Take a moment to regroup and offer another alternative to calm them down.Try again
“I thought I was speaking with a real human being here. What is this?”
Your lack of empathy in response has led to the customer feeling overwhelmingly disappointed. They expected a little more sincerity and other possible options.
Take a breath and then take another shot.Try again
2 days later…
“Thanks for this. Could we talk about what I can do to be able to lower my risk profile?”
You’ve done a great job by supplying the required information while keeping in mind Section 14 of the Code (especially the Australian Privacy Principles).ContinueTry again
The customer contacts the FOS to find that you have led them down the wrong track. The FOS gets involved once the customer goes through your organisation’s internal complaints process. It is way too early for them to get involved and the customer demands to speak with your manager.Try again
“Oh, I’m calm. Why don’t you get your manager on the line so we can chat calmly about the issue. These calls are recorded right?”
You nervously approach your manager, wondering if you've handled the call in the best way…Try again
There might be information you may need to consider in line with the Australian Privacy Principles.
To avoid a breach of the Privacy Act, what might be another, less risky option?Try again
About one week later, your team leader receives an email from the same customer stating they feel the decision to reject their business is unjustified.
Send the most appropriate email response.
Months later, you are facing the Internal Dispute Resolution (IDR) committee explaining your abrupt email.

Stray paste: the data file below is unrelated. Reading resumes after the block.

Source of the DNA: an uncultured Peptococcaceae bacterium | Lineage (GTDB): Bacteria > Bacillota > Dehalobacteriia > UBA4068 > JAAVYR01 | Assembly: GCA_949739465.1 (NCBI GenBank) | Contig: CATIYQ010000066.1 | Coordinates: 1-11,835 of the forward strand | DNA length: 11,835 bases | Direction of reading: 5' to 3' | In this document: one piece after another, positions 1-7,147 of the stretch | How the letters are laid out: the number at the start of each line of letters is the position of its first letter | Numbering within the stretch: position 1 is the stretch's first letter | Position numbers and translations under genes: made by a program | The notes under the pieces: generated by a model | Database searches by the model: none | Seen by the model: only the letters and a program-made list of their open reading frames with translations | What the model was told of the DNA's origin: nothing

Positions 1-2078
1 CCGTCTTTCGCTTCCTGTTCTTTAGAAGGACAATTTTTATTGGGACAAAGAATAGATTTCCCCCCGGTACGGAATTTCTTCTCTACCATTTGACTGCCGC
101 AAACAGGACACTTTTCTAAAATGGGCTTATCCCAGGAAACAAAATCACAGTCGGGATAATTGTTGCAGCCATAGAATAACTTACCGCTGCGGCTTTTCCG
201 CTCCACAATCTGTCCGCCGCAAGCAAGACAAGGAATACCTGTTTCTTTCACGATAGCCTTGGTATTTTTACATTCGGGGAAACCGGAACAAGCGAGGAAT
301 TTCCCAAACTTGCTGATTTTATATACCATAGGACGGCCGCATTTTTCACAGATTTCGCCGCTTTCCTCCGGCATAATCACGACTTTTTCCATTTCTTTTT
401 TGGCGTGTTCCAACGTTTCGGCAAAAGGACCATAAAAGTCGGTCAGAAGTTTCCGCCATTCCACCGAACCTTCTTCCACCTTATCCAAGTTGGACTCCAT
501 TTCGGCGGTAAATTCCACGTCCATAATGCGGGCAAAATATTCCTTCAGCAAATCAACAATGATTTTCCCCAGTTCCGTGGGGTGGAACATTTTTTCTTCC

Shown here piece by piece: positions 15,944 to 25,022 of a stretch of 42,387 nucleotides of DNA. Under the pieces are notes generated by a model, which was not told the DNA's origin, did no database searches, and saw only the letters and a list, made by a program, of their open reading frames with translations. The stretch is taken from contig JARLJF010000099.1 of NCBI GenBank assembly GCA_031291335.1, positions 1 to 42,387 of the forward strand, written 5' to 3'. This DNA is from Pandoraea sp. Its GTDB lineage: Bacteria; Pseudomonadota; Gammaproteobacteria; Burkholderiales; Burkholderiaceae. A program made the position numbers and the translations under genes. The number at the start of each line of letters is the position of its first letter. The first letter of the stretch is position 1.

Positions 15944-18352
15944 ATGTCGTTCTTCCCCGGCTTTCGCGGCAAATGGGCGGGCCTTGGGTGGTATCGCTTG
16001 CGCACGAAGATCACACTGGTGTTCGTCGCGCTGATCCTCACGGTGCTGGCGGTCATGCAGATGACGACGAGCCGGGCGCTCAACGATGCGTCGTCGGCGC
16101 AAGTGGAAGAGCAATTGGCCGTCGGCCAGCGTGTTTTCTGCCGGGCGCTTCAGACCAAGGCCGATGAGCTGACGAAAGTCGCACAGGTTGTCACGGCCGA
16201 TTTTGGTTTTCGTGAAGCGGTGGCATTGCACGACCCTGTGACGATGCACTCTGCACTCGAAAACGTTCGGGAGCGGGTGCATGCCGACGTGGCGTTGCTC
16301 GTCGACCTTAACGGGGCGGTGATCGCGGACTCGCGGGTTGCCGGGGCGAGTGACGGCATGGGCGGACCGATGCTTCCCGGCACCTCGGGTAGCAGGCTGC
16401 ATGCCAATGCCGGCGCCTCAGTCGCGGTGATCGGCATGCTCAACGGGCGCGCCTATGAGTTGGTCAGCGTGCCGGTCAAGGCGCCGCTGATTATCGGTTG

The case officer asks you to refer to section 4.8 of the Code.
What would you do differently if you could go back?Try again
Select Start to begin.Start
“Hi there, I’m calling to cancel my policy because I’m going to be moving overseas in a couple of weeks. Do you know when I’ll be able to get any remaining premium paid out? It’s just that I need to close banks accounts….”
Refer to section 4.9 before responding to the customer.Continue
What do you say next?
15 days later…
“Yeah, listen here. There’s no money in my account and I’ve scheduled my flight for tomorrow. What’s going on?”
Have you over-promised?
Let’s turn back time and give you another shot…Try again
Your supervisor comes over to congratulate you on some recent positive feedback from this customer. They’ve said you made the move overseas a little less stressful by delivering on your promises.
According to the General Insurance Code of Practice, section 4.9, if an insured cancels a policy, you need to send any owed monies within 15 business days. You have supplied the correct information to the customer.
10 days later, the customer calls back in a panic that they have not yet received their money.
“Hi there. Look, my flight is scheduled for six days from now and I was told there’d be money in my account. Could you please check your end to make sure everything’s gone through?”
Perhaps you should refer to the Code of Practice for information on minimum time limits for refunding any monies owed for a cancelled policy?Try again
“What does that have to do with anything? Could you just give me a figure? This is ridiculous…”
Take a moment to take a deep breath and regroup. What might be a better response?Try again
You end the call with another satisfied customer and head off for a quick coffee.